1 It takes a lot of water, and running strong, to sweep the outside edge of a river clear.
2 This took him some time; for he would then have to be carried over the river in some way.
3 Here and there are silver threads where the rivers wind in deep gorges through the forests.
4 However, the ship went out on the ebb tide; and was doubtless by morning far down the river mouth.
5 The Roumanians were wild, and wanted me right or wrong to take out the box and fling it in the river.
6 The little river, the Esk, runs through a deep valley, which broadens out as it comes near the harbour.
7 This he was to give in charge to a certain Petrof Skinsky, who dealt with the Slovaks who traded down the river to the port.
8 A thin mist began to creep up from the river, and it grew, and grew; till soon a dense fog enveloped the ship and all around her.
9 I have examined the map and find that the river most suitable for the Slovaks to have ascended is either the Pruth or the Sereth.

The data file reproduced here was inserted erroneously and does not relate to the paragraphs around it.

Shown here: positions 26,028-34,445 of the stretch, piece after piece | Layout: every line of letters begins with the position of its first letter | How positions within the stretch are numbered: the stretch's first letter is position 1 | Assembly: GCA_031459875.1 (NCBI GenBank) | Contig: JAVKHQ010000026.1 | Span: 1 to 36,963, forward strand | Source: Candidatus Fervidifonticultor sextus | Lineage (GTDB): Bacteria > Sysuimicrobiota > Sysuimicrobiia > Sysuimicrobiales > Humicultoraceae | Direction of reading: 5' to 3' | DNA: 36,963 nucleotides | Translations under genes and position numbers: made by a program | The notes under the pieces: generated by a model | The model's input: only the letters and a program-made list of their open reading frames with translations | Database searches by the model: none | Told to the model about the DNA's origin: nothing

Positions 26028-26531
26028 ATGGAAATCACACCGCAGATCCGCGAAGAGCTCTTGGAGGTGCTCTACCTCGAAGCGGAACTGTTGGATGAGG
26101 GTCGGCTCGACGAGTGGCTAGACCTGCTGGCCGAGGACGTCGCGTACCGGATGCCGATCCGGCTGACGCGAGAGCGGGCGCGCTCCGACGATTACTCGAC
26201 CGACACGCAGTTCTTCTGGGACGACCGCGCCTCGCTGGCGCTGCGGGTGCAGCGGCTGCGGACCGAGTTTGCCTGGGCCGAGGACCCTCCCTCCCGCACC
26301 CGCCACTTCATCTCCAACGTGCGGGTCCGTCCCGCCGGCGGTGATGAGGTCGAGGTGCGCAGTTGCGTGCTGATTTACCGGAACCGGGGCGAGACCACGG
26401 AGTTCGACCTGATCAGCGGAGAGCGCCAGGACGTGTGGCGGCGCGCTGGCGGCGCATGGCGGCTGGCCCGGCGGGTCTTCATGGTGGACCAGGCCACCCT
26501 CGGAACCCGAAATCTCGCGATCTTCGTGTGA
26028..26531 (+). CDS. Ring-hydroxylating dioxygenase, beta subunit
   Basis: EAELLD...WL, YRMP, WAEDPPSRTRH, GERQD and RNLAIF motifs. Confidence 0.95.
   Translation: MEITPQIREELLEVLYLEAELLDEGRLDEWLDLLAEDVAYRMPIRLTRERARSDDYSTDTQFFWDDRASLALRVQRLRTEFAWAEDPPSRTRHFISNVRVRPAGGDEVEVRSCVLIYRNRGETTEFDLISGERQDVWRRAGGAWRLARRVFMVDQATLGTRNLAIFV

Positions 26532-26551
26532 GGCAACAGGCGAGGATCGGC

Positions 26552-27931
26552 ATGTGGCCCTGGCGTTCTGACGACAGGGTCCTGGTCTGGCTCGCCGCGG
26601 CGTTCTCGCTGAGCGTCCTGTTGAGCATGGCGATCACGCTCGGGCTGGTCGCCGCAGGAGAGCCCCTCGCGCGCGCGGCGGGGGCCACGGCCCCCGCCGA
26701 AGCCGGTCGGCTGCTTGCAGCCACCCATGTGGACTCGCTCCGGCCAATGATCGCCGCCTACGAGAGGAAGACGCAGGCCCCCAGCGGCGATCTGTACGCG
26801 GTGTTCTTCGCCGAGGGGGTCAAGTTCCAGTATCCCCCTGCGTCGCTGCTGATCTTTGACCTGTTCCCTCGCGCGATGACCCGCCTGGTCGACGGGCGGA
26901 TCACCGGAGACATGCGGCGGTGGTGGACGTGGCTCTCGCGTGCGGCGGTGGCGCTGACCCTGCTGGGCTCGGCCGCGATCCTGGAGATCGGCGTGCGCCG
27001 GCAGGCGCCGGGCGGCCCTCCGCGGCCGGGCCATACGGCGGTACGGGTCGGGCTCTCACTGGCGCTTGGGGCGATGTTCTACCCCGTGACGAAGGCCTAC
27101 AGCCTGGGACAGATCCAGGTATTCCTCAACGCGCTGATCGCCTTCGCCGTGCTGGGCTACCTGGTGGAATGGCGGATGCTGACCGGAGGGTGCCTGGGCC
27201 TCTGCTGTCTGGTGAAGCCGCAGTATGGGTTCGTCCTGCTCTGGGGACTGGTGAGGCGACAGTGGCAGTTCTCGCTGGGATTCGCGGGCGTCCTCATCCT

10 They were more than kind and courteous, and took us at once on board the Czarina Catherine, which lay at anchor out in the river harbour.
11 He must, indeed, have been that Voivode Dracula who won his name against the Turk, over the great river on the very frontier of Turkey-land.
12 We have no fear in running at good speed up the river at night; there is plenty of water, and the banks are wide enough apart to make steaming, even in the dark, easy enough.
13 When the box was on land, before sunrise or after sunset, he came out from his box, met Skinsky and instructed him what to do as to arranging the carriage of the box up some river.
14 Here, as we are rushing along through the darkness, with the cold from the river seeming to rise up and strike us; with all the mysterious voices of the night around us, it all comes home.
15 From the height where we were it was possible to see a great distance; and far off, beyond the white waste of snow, I could see the river lying like a black ribbon in kinks and curls as it wound its way.
16 Mr. Morris and Dr. Seward were off on their long ride before we started; they are to keep up the right bank, far enough off to get on higher lands where they can see a good stretch of river and avoid the following of its curves.
17 Sometimes we saw little towns or castles on the top of steep hills such as we see in old missals; sometimes we ran by rivers and streams which seemed from the wide stony margin on each side of them to be subject to great floods.
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